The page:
By Staff Writer at LMG Security   /   Mar 8th, 2022

The Latest US Cybersecurity Regulations, Crackdowns & Trends

US cybersecurity regulations image

In the past year we have seen fascinating shifts in government interest and oversight of cybersecurity. There has been a resurgence of governmental interest in proactive US cybersecurity regulations, as well as a sharp increase in law enforcement’s focus on cybercrime. Let’s look at the changes, proposed legislation, and how your organization can prepare.

The Cybercrime Crackdown

For way too long, ransomware operators and cybercriminal gangs went largely unchecked. In April of 2021, the Department of Justice (DOJ) created a new Ransomware and Digital Extortion Task Force designed to coordinate and prioritize the investigation and enforcement activities surrounding ransomware incidents.

Since then, the US has ramped up domestic and internal law enforcement efforts, resulting in warrants, raids and/or prosecutions of over a thousand cyber criminals. The international crackdown included a Trickbot leader, a SIM jacking group, state-sponsored espionage groups, and more. Recently, the US has collaborated with other countries to arrest members of the REvil group, one of the largest ransomware operations. In a surprising turn, some of the arrests were made in Russia, a former haven for cybercriminals. With the recent arrests in Russia attributed to pressure from the US, it’s clear that the US’s new stance of “if you come for us, we’re gonna come for you,” is changing the cybercrime landscape.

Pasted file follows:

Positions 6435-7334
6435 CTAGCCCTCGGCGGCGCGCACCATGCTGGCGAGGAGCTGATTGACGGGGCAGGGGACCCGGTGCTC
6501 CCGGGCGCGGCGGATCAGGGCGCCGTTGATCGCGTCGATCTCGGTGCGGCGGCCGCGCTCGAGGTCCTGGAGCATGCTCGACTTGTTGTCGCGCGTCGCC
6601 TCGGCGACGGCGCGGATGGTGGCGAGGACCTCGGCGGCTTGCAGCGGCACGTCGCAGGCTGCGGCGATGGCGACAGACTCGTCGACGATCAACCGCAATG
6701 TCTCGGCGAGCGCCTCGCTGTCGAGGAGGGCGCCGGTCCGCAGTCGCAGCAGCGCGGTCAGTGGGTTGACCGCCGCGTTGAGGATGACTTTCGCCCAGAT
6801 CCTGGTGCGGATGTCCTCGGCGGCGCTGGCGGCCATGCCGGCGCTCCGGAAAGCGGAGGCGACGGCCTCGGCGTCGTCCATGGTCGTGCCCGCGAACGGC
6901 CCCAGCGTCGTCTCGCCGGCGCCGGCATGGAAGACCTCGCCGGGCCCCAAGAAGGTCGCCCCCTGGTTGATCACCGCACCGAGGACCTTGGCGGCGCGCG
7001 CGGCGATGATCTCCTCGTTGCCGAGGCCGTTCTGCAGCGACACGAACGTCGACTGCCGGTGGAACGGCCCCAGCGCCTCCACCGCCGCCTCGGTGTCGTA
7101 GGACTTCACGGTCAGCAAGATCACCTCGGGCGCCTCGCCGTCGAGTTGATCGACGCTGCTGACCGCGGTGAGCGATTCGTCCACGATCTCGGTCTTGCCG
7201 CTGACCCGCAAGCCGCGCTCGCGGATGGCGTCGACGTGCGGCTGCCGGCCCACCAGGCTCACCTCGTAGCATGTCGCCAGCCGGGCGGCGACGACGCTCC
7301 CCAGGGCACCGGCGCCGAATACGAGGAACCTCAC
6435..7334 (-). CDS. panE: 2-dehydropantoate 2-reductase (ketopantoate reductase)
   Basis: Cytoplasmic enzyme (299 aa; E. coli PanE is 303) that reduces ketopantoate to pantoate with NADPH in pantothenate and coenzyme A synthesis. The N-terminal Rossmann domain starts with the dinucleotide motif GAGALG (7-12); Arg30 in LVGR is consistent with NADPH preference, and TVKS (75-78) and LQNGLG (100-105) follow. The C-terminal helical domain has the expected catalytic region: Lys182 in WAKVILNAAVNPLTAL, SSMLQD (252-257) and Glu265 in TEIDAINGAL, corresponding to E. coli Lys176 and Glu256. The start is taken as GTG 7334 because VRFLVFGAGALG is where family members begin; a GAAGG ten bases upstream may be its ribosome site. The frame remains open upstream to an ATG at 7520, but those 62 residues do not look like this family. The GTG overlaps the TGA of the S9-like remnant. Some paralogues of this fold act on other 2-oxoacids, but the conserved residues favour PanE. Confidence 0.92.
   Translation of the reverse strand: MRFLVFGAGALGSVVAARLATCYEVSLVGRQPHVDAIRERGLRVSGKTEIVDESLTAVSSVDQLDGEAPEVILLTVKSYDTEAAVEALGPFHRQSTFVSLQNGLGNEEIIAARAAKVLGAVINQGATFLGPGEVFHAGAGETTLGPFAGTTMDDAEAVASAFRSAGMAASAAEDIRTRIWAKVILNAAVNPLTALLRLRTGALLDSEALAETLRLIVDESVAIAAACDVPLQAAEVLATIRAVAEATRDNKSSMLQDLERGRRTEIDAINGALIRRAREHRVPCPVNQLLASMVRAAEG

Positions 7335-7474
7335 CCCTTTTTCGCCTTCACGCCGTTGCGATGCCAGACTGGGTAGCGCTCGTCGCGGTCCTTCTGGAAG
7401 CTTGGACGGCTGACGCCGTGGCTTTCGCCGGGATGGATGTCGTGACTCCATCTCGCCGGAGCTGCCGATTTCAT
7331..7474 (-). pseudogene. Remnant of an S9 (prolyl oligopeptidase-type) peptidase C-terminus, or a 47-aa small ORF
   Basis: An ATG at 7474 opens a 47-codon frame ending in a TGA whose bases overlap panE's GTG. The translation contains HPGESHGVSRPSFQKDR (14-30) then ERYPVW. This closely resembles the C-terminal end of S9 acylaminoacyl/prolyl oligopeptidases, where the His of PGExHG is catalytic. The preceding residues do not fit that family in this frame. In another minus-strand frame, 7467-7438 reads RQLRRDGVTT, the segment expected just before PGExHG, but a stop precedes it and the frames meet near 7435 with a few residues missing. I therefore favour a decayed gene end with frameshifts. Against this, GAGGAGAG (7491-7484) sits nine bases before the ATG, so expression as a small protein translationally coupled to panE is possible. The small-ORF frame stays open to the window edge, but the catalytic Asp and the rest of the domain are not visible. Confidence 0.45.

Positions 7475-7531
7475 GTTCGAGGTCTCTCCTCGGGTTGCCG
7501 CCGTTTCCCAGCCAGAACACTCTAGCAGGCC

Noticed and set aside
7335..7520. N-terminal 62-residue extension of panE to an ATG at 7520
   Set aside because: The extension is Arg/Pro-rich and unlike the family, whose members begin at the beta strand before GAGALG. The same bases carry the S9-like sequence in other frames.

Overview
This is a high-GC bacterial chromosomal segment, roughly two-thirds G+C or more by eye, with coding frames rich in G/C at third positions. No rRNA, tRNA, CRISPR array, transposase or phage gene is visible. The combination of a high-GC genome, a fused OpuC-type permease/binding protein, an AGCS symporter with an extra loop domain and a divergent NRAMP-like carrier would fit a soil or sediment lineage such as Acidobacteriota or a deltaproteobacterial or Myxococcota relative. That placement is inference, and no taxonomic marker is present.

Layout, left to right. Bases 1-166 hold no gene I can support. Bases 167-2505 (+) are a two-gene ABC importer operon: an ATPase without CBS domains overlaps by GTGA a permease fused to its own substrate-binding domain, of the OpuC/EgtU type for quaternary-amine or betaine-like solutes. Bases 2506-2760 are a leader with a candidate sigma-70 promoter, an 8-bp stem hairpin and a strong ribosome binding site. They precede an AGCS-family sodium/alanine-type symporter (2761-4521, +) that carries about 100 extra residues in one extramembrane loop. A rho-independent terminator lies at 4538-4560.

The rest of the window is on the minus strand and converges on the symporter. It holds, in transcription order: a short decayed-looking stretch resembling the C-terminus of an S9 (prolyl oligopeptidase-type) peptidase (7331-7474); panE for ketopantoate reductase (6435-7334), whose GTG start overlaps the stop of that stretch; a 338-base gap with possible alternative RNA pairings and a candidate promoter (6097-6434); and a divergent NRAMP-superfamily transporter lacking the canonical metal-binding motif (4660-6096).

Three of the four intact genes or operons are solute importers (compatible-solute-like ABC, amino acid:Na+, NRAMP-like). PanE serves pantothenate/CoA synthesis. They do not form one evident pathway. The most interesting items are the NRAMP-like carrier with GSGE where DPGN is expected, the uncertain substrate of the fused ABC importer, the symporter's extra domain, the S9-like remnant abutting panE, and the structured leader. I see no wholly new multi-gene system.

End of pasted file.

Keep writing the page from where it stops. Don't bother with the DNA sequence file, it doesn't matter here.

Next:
Upcoming US Cybersecurity Regulations Changes Your Organization Should Watch

Keep an eye on emerging legislative and US cybersecurity regulations and trends, and consider whether any of these changes could impact any of your long-term business or cybersecurity initiatives:

  1. US Cybersecurity regulations are expanding for many organizations.
    1. US government agencies and their contractors. A 2021 Executive Order mandated that government agencies and their supply chain providers tighten their cybersecurity. It requires compliance with NIST framework requirements and makes once optional inspections mandatory. You can find more details on these changes in this blog. In addition, Federal Hearings are also underway to update the Federal Information Security Management Act (FISMA) These updates will help further define roles and policies for government agencies and their contractors in order to implement stronger cybersecurity practices. The DOJ has also alerted organizations that they will step in and prosecute government suppliers who are not meeting their contractual cybersecurity requirements.
    2. Banks and bank service providers. As of April 1, 2022, US banks that are regulated by OCC, Federal Reserve or FDIC are required to report significant cybersecurity notification incidents to their regulatory agency “as soon as possible” within 36 hours. This rule also requires bank service providers that provide covered services to banking organizations to report any “computer security incident” that results in impairment or likely impairment of four hours or more to a bank’s operations, processes, services, business or will pose a threat to the US financial stability. For more details on this new regulation and requirement, watch our video on bank and bank service provider notification rules.